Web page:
Wasn't it just a minute ago that I was slumped over my steering wheel in a church parking lot, crying after leaving two-year-old Nora at her first day of preschool?
But there I was again this week, in the same church parking lot, snuffling back tears as I backed out of the parking space after a last-day-of-school ice cream social.
Back in September, I had to walk out of that school in the morning to the sound of my sweet daughter crying, worried that I wasn't coming back for her. Slowly but surely, her astonishingly patient teacher and I were able to convince her that yes, I would come back. Every time. So why not quit crying and start playing?
After a few rough weeks, that's just what she did. She'd spend the day learning letters and songs and classroom routines, and I'd come back in the afternoon to find her happily reading a book or dancing to some music Ms. Dorothy had put on in the classroom. Later in the school year, I had the hardest time getting her to leave the classroom. She'd see me in the doorway, run over for a hug, and then dash back to the stack of toys she'd been playing with or into a playhouse until I finally dragged her to the car to go home. How's that for progress?
Never miss a local story.
But now it's all over until next fall, and I'm taking it kind of hard. (How's she taking it? Just fine. I assured her we'd go to school again, first to a little July session at a different school, and then back at regular school next fall. She made a bit of a frown when I told her Ms. Dorothy wouldn't be her teacher anymore, but then she moved on to coloring on her easel and swatting our twice-her-size dog when he licked her. She's fine.) I'll miss my twice-a-week free time, for sure. But I'll also miss seeing Nora let go of my hand and go sit happily next to a friend. I'll miss her coming home singing songs that I didn't teach her. And I'll miss all the gossip about her classmates.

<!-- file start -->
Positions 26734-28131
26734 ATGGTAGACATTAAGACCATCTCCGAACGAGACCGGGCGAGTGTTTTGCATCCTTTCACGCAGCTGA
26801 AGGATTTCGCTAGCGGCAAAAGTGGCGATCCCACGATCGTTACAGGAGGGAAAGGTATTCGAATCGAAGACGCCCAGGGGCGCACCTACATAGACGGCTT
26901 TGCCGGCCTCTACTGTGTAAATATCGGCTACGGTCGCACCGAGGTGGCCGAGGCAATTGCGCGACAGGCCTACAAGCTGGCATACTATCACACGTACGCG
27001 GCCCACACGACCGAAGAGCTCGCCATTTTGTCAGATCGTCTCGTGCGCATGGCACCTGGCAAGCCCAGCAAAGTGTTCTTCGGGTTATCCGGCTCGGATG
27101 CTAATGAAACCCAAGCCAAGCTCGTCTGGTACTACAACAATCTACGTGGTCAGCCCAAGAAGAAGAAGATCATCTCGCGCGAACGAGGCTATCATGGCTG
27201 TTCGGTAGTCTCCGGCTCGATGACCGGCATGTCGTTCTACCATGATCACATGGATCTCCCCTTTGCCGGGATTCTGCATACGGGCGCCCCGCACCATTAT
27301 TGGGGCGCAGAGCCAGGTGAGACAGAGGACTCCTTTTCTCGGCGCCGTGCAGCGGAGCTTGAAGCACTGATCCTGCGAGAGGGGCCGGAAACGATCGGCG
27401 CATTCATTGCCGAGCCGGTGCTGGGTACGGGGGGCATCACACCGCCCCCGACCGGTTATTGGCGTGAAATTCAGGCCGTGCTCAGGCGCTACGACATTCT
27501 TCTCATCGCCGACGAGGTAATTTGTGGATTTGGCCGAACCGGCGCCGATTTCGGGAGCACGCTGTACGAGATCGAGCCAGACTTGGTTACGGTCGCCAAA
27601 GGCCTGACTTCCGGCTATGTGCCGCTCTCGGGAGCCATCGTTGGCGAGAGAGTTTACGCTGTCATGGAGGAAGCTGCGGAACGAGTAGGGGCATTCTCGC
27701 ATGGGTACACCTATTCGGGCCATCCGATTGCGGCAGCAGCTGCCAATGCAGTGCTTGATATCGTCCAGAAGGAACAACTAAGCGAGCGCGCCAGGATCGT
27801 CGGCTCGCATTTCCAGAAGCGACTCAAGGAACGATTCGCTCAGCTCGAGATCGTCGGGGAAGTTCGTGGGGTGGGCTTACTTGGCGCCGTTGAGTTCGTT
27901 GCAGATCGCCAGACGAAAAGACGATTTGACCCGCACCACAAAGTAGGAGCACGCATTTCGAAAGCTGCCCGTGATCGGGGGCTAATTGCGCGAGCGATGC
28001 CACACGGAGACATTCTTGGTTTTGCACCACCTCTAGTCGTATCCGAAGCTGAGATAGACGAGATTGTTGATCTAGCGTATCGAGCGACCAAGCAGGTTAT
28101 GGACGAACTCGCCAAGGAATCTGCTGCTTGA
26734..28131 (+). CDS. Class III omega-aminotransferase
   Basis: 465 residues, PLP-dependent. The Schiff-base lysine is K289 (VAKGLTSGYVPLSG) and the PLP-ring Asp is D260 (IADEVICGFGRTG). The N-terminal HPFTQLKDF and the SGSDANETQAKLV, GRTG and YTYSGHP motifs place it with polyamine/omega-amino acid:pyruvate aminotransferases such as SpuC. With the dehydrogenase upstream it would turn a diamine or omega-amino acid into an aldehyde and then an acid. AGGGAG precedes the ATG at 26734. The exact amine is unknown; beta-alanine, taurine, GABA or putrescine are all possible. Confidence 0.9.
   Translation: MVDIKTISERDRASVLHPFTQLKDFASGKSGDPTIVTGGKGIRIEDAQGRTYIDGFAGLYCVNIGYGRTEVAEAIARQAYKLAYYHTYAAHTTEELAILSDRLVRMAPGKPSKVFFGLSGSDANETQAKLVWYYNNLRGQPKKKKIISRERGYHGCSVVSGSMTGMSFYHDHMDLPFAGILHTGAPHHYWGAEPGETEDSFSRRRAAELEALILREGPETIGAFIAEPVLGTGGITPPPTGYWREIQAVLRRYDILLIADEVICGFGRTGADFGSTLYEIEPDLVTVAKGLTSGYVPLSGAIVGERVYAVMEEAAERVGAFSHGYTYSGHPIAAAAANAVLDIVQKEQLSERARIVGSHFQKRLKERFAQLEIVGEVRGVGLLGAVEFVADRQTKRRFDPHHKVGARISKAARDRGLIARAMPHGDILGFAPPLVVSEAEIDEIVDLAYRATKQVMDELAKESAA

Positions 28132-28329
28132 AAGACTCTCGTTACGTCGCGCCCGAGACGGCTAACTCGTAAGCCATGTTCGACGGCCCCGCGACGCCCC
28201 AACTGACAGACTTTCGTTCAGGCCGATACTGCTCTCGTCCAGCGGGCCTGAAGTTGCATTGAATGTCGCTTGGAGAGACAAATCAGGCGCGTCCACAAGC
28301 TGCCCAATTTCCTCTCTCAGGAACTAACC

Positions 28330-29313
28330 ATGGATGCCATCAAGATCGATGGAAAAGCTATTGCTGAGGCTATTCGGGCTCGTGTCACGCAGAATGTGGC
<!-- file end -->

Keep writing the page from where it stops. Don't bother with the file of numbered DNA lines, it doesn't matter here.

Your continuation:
And I'll miss Ms. Dorothy, I must admit. Her patience, after decades of teaching, was an inspiration to me, and when she told me it was all right that Nora was anxious and upset those first weeks of school, or that I didn't have to fret about Nora taking her time to get potty trained, I believed her. I benefited from that kind of experience-based wisdom and gentle guidance just as surely as Nora benefited from the lessons on identifying shapes, how to be a good friend and so many other things Ms. Dorothy taught her.
So yes, I'm sad about the school year ending. But all that moping is balanced with deep pride in how far my daughter has come and how she's found a way to not just survive, but thrive in school.
Now we just have to figure out a way to survive the summer. Yikes.